Hail, Caesar (2016) is directed by the Coen Brothers and features an all-star cast ranging from George Clooney, Channing Tatum, Josh Brolin, to Scarlett Johansson. It examines a day in the life of a 1950's studio fixer, Eddie Mannix (Brolin), as he attempts to keep Capitol Pictures afloat and running smoothly.
Ostensibly, the film is about the mysterious kidnapping of Capitol Pictures flagship star, Baird Whitlock (Clooney). Although the trailers for the movie made it seem like Clooney would drive the plot, Hail Caesar is much more an omnibus, nostalgic love letter to cinema.
And if you're romanticizing cinema, shooting a movie about a movie studio has its advantages. As the Coens takes us from soundstage to soundstage, we're treated to delightful, inner workings of movie sets. Through their performances, colorful personalities (played by A-list cameos - Tilda Swinton and Ralph Fiennes' being some of my favorites) give us a tour of the reality and culture of working in 1950's Hollywood. Hail Caesar felt like a dramatized film history class. We see into the black box of film production; multiple directors, actor politics, gossip columns, shooting process, and set designs. We see the beginnings of the Cold War Red Scare and the Hollywood blacklist against film professionals with Communist sympathies. One of my favorite scenes takes place in the editing room. It is a gorgeous set piece; Brolin's character speaks with an editor who is cutting the dailies from an earlier shoot. The editing equipment's motors whirs, hums and pops with all kinds of physicality. Each physical cut into the celluloid film reminds us both of how far film technology has come, and of the magic editors have in creating the world we watch on screen.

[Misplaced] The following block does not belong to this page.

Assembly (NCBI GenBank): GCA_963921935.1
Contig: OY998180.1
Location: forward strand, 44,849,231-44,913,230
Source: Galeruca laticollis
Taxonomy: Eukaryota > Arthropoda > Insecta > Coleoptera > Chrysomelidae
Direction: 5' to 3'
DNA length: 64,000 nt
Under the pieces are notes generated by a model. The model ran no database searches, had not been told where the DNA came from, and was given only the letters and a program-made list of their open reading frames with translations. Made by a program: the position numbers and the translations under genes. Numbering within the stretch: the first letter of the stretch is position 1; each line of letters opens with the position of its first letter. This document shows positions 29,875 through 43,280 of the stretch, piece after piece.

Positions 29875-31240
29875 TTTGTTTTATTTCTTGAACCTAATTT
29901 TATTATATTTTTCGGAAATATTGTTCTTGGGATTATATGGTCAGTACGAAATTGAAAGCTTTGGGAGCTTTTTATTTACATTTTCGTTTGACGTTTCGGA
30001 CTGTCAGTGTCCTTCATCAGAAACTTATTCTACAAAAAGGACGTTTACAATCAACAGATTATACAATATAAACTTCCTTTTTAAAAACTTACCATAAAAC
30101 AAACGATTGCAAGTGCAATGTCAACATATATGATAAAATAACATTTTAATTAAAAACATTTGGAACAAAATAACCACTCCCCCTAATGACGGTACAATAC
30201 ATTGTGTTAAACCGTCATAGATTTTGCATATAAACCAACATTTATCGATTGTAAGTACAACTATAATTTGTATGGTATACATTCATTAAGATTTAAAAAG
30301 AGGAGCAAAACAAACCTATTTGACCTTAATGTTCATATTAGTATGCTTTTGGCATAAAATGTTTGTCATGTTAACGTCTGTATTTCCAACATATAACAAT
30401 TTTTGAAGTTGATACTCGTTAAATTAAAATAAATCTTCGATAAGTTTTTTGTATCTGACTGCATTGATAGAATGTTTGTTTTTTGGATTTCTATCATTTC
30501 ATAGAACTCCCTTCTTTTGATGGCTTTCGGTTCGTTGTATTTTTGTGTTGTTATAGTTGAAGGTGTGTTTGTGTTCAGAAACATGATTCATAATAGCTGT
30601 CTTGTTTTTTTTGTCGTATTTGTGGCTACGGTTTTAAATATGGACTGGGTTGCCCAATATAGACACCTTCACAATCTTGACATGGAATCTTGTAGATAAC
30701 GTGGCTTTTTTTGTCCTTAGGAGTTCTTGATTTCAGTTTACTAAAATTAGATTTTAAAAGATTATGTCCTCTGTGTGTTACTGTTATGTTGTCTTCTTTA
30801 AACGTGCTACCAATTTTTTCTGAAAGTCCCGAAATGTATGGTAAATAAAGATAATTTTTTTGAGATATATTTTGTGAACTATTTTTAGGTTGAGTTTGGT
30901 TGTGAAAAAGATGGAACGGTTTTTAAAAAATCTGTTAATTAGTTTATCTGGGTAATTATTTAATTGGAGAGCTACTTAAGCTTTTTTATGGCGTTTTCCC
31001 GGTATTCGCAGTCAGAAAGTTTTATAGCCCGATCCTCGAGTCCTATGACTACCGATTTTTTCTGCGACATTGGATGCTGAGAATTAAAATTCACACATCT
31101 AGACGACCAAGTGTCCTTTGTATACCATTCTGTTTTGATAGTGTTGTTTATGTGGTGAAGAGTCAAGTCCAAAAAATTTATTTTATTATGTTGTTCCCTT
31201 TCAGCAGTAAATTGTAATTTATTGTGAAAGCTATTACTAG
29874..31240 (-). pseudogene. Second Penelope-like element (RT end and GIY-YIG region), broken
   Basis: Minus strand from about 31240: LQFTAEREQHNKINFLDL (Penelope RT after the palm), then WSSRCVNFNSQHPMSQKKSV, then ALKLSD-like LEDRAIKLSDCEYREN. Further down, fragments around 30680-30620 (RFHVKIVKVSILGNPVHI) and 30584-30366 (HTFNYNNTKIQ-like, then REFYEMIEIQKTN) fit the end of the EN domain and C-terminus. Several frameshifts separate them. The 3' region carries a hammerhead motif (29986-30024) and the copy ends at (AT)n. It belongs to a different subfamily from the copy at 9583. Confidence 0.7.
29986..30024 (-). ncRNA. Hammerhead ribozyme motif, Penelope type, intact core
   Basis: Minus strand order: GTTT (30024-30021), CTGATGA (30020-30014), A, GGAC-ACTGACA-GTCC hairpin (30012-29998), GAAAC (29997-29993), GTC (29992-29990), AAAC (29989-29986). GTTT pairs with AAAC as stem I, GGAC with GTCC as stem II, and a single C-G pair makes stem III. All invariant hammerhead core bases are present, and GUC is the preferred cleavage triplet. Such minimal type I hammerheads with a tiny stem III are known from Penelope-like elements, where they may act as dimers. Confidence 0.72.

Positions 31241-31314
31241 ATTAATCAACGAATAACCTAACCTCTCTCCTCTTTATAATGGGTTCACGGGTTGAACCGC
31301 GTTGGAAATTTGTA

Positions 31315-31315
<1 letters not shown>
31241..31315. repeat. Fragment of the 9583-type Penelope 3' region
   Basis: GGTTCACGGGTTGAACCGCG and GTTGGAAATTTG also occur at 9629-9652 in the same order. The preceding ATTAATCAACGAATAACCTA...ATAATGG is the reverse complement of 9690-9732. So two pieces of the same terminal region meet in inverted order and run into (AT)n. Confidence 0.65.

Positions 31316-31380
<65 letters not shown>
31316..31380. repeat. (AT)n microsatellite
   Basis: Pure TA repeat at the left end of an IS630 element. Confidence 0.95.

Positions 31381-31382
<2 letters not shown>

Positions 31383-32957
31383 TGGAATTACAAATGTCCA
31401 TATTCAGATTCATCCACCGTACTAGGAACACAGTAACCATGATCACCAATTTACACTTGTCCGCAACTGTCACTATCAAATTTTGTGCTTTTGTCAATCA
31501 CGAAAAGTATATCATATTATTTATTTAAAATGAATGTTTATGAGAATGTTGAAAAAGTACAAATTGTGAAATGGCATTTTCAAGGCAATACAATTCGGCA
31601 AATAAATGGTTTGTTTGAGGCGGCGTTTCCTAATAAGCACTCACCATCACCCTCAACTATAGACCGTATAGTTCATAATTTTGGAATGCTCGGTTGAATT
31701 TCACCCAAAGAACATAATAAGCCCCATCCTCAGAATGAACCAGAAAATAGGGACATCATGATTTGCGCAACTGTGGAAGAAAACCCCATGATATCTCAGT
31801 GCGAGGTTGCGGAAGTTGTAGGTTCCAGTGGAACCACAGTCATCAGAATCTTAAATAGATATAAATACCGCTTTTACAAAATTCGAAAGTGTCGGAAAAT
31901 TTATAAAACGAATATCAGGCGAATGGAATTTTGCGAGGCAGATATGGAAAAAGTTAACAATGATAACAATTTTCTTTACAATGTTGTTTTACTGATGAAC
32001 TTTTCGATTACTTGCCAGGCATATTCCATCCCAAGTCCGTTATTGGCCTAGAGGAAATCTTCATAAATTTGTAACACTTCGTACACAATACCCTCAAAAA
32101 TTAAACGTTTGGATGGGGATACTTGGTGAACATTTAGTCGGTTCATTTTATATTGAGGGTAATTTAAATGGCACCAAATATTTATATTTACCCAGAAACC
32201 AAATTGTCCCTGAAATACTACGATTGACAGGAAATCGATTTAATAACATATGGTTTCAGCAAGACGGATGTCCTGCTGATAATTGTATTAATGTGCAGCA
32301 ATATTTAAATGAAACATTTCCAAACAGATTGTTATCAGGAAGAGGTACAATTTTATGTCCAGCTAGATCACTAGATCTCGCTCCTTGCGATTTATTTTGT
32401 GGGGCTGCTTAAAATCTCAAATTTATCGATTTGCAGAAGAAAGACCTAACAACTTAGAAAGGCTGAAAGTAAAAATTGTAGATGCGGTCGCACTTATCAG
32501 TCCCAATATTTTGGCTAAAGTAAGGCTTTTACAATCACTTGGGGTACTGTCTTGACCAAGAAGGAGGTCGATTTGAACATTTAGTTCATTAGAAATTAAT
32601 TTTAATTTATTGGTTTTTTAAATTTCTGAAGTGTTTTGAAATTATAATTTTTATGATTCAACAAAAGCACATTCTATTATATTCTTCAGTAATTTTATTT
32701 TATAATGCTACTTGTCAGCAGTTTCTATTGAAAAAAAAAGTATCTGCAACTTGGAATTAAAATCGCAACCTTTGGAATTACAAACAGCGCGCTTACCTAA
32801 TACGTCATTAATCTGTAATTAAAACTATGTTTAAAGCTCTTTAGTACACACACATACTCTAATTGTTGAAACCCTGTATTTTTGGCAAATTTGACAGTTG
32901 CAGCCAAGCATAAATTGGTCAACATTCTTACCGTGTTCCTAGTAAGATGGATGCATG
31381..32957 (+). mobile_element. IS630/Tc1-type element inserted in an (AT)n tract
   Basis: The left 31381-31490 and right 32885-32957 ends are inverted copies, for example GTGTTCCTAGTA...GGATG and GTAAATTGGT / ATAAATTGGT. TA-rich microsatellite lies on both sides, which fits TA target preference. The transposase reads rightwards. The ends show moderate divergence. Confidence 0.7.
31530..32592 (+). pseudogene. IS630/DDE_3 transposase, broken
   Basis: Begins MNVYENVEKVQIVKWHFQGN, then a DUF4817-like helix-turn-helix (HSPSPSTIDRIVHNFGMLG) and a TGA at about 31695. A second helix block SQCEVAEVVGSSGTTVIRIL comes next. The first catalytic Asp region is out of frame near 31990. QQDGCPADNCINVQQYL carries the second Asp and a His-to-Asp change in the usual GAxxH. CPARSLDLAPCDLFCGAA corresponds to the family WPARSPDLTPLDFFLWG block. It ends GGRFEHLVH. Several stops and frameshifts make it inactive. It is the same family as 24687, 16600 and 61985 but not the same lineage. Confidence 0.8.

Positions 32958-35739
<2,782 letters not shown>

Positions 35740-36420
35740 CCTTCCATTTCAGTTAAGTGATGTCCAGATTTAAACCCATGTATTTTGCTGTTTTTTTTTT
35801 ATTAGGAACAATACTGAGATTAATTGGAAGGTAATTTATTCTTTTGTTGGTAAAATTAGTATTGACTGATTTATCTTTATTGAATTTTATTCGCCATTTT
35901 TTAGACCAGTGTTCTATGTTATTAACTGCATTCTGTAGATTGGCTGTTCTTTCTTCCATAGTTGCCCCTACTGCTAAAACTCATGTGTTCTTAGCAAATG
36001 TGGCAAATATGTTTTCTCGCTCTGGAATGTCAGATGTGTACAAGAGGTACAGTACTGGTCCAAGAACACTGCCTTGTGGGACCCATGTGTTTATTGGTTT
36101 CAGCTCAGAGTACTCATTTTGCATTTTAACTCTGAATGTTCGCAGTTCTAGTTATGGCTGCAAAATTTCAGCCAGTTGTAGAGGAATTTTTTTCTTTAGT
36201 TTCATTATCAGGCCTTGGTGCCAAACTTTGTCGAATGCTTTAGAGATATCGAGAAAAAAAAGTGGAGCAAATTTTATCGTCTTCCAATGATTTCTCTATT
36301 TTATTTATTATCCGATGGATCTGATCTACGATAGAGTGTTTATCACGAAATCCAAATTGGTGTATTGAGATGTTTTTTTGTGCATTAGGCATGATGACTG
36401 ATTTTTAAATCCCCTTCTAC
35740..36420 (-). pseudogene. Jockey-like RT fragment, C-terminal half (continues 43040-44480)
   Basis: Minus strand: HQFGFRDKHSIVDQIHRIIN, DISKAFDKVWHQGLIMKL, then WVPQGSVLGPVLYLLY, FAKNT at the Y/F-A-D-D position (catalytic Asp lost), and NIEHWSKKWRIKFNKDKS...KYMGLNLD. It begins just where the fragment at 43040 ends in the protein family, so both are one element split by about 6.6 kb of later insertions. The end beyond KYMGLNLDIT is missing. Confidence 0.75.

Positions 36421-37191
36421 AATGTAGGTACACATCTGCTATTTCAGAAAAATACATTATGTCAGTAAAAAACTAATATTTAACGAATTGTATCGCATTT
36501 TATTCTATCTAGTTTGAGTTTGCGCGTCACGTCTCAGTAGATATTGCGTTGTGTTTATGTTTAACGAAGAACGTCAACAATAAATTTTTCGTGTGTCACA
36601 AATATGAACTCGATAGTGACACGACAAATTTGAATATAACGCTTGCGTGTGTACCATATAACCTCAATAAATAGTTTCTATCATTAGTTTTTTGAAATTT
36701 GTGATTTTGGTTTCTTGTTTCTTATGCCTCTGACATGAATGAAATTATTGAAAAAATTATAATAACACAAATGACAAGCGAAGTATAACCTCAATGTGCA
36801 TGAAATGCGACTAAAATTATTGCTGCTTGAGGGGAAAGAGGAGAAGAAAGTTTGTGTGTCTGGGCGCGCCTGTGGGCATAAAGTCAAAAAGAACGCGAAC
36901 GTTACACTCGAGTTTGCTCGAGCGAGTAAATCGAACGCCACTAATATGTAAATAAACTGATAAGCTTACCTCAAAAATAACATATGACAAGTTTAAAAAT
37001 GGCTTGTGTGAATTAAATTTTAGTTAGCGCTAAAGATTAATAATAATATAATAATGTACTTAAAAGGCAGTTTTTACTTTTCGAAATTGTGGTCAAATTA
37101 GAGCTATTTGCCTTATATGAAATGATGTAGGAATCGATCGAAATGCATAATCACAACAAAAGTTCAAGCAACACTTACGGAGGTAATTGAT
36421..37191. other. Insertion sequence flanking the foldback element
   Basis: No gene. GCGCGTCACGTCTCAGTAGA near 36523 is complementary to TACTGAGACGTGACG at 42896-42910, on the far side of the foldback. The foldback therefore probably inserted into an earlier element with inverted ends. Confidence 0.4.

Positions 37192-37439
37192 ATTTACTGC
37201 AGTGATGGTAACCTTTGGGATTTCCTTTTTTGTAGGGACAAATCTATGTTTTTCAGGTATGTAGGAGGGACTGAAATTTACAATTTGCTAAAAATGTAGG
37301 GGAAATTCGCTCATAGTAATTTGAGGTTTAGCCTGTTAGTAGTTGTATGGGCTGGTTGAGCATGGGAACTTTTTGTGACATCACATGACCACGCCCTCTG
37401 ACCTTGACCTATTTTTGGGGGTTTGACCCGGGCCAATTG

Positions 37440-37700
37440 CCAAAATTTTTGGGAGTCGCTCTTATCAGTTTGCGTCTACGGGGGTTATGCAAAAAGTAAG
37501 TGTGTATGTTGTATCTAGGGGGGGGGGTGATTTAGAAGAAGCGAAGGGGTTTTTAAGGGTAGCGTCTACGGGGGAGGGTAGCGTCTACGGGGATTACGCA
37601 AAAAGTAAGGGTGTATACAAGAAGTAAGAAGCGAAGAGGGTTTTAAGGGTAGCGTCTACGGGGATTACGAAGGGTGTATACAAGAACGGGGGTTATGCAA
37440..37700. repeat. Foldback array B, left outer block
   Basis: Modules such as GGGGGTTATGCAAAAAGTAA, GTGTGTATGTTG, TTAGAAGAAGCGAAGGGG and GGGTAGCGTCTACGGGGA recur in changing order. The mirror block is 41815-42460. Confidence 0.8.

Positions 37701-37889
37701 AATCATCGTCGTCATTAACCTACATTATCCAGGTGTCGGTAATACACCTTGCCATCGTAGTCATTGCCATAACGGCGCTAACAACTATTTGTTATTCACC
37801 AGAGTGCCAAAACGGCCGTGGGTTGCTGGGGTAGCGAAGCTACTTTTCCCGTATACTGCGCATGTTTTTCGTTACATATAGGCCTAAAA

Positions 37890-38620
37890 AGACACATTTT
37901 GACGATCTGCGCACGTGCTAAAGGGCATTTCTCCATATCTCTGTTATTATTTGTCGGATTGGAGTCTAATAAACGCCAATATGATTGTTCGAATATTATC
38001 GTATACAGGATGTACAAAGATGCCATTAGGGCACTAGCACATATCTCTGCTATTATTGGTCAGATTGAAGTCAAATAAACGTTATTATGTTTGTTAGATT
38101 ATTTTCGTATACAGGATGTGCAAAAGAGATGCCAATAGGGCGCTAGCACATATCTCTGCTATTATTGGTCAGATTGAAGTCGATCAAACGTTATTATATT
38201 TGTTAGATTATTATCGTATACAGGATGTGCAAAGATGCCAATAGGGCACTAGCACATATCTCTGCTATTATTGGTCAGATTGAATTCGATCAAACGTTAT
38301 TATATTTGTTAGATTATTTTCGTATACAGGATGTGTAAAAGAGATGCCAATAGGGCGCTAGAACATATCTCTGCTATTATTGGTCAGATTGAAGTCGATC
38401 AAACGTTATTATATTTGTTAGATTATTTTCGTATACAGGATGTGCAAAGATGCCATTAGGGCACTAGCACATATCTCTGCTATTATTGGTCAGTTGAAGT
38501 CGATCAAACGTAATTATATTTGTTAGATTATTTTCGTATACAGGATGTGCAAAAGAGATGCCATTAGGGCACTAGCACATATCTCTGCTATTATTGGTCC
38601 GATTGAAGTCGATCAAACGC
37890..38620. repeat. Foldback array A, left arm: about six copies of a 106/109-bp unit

The Coens, by using the films being filmed on the studio backlot, accompany us on indulgent dives into many multiple popular genres of the decade, from musicals, adventures, melodramas, westerns, to noirs. The main film that we, the audience, watch plays as a dark comedy/mystery.
Ultimately what makes Hail Caesar great are its characters and its loving attention to film history. The Coens have always excelled in creating odd, offbeat characters that capture our imaginations and memories. Granted, in narrative heft, the film is light, opting for vignettes and short snippets of life. The resolution, if one can call this conclusion a resolution, is minimal. There's not much here for those who were looking for the next Coen dark mystery like Fargo or No Country for Old Men. Additionally, much of the enjoyment comes in the form of cinematic Easter eggs, movie references, and visual nods for those who understand the context and history of post-WWII Hollywood. However, in the end, Hail Caesar is a delightful, playful walk through a day in a transitioning 1950's American studio system. Don't look for a conclusive end; just enjoy the journey, it's a fun one.
Find the film: here